And then we went for the run back… and the spinnaker went up. I have only the ‘small’ spinnaker, but it was enough to push her to nine knots. Effortless. In fact we let the tiller go and she kept going… no pushing, to pulling, no fighting, no nothing else than sitting back and enjoying the (very fast) easy ride back home.
I’m probably still recovering from the fact that know, after a year and a half since she left the German boatyard, I had the boat I have been dreaming since I bought her. A very nice boat that could take me safely and very fast through offshore passages towards distant finish lines.
Now, it will just depend on the dummy at the end of the tiller, but that was the plan on the original deal…
Pepe Gotera y Otilio
About a month ago, and almost 4 months after ordering them (we all know, good stuff takes time) the new rudders made it to my doorstep. All the excitement of new rudders and the possibility of going sailing again before days get too short didn’t last too long, though, as the work of installing the rudders opened a new and surprising set of chapuzas…
We choose to take Koh Samia out of the water to make easier the rudder installation and, at the same time take a look at some little cracks on the keel-hull joint. Nothing to worry, just cracks on the fiber, I was told, only going aground at high speed could actually damage the keel.
And they were right, but once the boat was out of the water, some rust-colored drops started to drip from those cracks… for days!
So we had to open it out to see what was going on… and, as Evodio found out, the keel box had lots of empty volumes where the salt water had found its way through the little cracks and started to rust everything… including the keel!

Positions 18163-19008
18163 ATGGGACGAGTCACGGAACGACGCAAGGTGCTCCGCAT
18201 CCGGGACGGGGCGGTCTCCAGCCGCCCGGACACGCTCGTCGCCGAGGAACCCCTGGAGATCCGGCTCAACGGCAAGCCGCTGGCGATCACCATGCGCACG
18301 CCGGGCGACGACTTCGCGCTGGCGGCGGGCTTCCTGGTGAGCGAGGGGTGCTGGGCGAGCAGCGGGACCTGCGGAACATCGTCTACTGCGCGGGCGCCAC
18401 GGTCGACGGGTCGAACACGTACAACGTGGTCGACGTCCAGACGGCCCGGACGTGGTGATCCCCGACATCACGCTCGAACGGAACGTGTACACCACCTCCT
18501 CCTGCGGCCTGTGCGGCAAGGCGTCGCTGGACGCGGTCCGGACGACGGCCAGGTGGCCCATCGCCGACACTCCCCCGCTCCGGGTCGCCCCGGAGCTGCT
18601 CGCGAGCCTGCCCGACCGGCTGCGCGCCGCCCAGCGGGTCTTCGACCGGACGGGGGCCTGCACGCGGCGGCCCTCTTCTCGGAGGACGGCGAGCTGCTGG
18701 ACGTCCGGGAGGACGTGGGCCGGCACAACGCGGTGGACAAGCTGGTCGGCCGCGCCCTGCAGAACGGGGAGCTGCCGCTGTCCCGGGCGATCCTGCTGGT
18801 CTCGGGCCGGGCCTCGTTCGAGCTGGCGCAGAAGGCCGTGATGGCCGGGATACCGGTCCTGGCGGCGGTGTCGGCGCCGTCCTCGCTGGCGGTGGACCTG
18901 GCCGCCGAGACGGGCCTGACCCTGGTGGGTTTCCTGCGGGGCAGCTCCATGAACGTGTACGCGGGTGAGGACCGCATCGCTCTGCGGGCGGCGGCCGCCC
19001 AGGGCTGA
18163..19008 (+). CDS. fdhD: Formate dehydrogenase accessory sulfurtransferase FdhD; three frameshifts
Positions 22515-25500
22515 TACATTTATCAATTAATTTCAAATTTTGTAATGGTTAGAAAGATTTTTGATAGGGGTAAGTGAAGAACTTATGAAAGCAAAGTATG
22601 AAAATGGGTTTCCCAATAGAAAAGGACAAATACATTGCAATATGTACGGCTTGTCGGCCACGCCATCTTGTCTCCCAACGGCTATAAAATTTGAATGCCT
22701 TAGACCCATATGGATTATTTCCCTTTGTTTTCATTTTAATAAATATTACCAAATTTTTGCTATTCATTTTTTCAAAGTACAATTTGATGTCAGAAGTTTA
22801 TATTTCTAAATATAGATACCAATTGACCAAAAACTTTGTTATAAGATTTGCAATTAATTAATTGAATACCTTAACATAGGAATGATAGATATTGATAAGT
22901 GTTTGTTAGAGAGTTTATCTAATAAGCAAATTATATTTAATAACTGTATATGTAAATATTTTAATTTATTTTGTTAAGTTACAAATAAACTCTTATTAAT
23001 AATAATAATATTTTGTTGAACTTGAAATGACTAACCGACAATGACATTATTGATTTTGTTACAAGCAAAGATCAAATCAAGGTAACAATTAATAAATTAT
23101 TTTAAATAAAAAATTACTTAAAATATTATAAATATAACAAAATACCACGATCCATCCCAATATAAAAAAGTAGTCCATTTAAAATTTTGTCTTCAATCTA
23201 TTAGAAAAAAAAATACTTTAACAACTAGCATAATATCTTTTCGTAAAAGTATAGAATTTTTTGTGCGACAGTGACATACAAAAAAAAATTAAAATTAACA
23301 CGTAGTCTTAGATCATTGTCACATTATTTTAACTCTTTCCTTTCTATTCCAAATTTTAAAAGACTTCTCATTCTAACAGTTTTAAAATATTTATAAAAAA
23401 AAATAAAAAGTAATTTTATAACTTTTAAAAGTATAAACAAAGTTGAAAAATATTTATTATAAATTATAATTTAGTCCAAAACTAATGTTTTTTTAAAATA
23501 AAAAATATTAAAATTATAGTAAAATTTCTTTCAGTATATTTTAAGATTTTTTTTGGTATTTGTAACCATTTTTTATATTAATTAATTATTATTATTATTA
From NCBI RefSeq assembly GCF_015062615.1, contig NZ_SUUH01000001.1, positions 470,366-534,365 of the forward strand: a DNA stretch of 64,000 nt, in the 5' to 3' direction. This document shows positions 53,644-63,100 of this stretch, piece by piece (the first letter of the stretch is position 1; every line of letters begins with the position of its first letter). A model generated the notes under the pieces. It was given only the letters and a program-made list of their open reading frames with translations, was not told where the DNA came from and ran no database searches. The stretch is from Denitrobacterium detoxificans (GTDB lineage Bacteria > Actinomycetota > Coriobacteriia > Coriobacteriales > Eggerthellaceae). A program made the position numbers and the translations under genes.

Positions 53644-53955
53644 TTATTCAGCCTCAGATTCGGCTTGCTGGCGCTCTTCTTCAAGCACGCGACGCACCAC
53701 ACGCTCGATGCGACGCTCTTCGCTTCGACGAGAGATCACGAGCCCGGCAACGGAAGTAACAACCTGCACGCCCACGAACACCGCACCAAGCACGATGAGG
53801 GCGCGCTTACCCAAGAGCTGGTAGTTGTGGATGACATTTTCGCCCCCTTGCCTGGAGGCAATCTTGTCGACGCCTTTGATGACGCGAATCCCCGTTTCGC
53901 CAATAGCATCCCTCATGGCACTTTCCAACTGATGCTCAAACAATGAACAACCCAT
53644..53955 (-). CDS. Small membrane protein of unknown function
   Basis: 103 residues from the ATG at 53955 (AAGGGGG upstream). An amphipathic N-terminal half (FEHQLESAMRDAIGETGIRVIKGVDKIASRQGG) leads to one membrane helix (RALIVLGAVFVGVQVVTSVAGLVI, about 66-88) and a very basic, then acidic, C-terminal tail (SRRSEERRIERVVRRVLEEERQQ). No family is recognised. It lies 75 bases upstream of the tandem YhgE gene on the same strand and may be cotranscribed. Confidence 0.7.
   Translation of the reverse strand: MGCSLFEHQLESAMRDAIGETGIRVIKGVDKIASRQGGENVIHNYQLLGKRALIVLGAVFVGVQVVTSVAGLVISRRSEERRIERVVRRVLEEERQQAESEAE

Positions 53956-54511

So we had to open the whole area, clean the rust of everything, let it dry, fill it up… and while doing it, we also found some fiberglass had been glassed over… the gelcoat! Well, I’m not a boat builder, but it definitely seems like a chapuza to me. A big chapuza.
The good thing about all this is that now, after a fantastic job fixing it, I do trust my keel. I mean, being out there and thinking that we’re taking water through little cracks on keel joint, even if you know it is safe, it keeps flashing as a little warning light in my brain. Now I’ve seen the problem, I’ve seen the fix, and I trust it 100%. Gracias Evodio!!
And we’re finally getting to work on the original reason for taking her out of the water… the rudders! We’ll be fairing them, giving them the right waterlines, painting and installing them… with some new twist. It’s going to be fun!
She should be in the water soon, then it’ll be time to check new things and shake her down again, get used to the new rudders, and get some miles on the new set up… hopefully everything holds and feels safe for the season ahead.
My current plans after a few weekends shaking her down around here, are to sail south. Mexico and the Tropic of Cancer are just too close to San Diego to not dream about them. And, in winter, I can not find any better place to sail to. Los Cabos or La Paz, are the obvious destinations… about 750nm away in a downhill course. Let’s see if I manage to make it this time.
Fun, fun, fun…
Koh Samia’s weather map
About two months ago I was trying to get ready for the 2010 Singlehanded Transpac. A big important part of that was to do a 400 nautical miles solo and get, at least, 100nm offshore. If you happen to live in San Diego, though, the 100 miles offshore mark will get you just outside of the Southern California Bight… and into a totally different set of winds.